It was a fruitful undertaking, to say the least and it changed his mind about farming.  “At Archi’s Acres, I learned the basics of growing crops hydroponically in a greenhouse environment,” Boyd said. “But more importantly, they taught me some business skills—how to get funding, how to manage the business and how to do a business plan.”

After graduating from the program at Archi’s Acres, Boyd was highly prepared and poised to take on the world of hydroponic greenhouse farming. “With a full business plan ready to go, I was able to walk into the offices at the Farm Service Agency and get a loan at a great rate. It allowed me to put up my Agra Tech greenhouse and start my farm.”

Boyd sells his products with his family at farmer’s markets and Eric’s mother and his sister’s family is still running the family farm. But now, there is a 4,300 square-foot commercial Agra Tech greenhouse on their property and it’s called Pepper Creek Farms. “I have one quarter of an acre and that’s where I set up my greenhouse,” Boyd said. “I don’t need a lot of space and I can produce a ton of vegetables quickly. Coming from a background of conventional in-ground farming, this is the best way to go for what I’m growing. I’ve only been doing this since April, but I already love it.”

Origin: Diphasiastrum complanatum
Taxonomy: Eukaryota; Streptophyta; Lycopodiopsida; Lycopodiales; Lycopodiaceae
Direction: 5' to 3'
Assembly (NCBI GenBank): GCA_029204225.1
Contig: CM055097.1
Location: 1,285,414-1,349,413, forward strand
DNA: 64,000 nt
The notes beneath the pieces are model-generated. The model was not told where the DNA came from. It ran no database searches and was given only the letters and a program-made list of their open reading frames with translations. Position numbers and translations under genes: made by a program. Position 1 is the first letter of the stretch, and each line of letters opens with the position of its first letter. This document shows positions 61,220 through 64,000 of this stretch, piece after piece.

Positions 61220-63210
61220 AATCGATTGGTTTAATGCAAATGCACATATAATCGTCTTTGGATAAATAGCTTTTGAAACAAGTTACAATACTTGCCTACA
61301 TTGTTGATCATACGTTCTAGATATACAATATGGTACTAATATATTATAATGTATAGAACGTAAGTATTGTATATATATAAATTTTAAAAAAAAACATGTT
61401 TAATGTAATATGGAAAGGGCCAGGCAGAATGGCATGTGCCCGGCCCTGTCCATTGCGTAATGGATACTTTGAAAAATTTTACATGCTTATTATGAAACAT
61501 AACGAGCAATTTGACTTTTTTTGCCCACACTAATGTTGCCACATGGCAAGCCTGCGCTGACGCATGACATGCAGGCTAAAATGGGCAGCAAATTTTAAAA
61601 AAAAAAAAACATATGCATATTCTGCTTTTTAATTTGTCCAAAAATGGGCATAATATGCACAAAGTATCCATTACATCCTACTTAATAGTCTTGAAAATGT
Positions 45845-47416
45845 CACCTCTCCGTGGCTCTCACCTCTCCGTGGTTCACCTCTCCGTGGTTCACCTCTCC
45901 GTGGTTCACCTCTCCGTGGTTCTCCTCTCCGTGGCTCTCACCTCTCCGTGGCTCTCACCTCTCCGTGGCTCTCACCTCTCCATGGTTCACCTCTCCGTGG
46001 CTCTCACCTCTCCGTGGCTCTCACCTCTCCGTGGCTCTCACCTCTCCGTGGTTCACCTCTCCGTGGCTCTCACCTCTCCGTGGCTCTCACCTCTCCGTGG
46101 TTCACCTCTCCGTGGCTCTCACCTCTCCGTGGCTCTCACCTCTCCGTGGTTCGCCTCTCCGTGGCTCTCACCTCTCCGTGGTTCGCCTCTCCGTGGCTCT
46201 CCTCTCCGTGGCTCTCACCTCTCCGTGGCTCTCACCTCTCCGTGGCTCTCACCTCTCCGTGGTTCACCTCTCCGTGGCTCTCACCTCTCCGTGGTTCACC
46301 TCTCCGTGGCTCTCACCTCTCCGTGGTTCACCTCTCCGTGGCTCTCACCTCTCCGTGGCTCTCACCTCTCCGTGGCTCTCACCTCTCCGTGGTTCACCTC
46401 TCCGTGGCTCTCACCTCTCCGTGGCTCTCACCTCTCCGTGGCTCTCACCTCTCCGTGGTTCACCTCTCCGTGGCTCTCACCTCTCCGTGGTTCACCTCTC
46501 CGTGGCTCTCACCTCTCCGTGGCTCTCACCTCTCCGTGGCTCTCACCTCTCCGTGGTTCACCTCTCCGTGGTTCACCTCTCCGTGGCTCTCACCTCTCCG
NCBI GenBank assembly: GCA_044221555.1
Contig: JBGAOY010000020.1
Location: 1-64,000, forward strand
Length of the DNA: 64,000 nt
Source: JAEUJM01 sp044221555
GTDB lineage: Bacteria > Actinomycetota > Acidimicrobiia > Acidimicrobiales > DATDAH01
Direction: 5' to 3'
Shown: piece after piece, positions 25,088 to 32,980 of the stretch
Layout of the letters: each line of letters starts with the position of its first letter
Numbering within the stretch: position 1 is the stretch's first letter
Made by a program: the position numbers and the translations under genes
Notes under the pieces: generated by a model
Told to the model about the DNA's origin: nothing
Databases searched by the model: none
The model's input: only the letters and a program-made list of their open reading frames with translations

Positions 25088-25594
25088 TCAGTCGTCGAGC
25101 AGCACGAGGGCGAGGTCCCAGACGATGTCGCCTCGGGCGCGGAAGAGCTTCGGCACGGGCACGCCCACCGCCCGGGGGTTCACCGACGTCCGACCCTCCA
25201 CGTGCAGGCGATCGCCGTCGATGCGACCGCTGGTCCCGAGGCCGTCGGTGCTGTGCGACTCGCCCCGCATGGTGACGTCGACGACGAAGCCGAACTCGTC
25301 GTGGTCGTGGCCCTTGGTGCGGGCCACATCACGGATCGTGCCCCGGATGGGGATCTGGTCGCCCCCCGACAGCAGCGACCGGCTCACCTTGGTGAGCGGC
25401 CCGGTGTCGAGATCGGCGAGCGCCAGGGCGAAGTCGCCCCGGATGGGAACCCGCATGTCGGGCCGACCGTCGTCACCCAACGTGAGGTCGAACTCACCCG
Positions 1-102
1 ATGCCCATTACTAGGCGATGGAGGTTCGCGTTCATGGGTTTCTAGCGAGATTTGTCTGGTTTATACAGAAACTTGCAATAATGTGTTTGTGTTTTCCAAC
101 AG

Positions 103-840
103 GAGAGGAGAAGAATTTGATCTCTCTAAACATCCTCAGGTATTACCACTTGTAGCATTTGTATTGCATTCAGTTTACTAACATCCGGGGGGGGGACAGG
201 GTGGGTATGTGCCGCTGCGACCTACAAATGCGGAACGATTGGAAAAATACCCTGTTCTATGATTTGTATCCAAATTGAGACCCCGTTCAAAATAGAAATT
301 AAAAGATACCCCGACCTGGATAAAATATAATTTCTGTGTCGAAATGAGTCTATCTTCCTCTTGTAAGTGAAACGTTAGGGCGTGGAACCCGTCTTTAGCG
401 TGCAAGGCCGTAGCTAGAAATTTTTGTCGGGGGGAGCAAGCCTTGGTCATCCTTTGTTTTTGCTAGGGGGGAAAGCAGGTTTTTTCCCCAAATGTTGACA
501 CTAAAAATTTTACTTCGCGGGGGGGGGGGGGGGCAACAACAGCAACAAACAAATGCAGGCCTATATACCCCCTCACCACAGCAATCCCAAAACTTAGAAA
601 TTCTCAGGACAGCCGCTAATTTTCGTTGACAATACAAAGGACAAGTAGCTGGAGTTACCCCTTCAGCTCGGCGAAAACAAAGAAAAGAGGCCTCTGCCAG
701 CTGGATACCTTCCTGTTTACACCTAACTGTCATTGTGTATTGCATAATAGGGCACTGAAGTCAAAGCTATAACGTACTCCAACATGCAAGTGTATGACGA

Pepper Creek Farms is currently producing leafy vegetables, primary lettuces and with an emphasis on Asian greens such as Bok Choy and Tatsoi, for example. The farm also grows living lettuces with root balls, which means they can stay fresh and last up to three weeks, if watered properly and/or kept in the refrigerator.

By growing a wide range of different leafy vegetables, Boyd was able to find the ideal crops for his operation, he explained. “I have tried 28 different varieties since I started to see what will grow well and what people want. Now I’m down to growing four types of Asian greens and I’m comfortable with that.”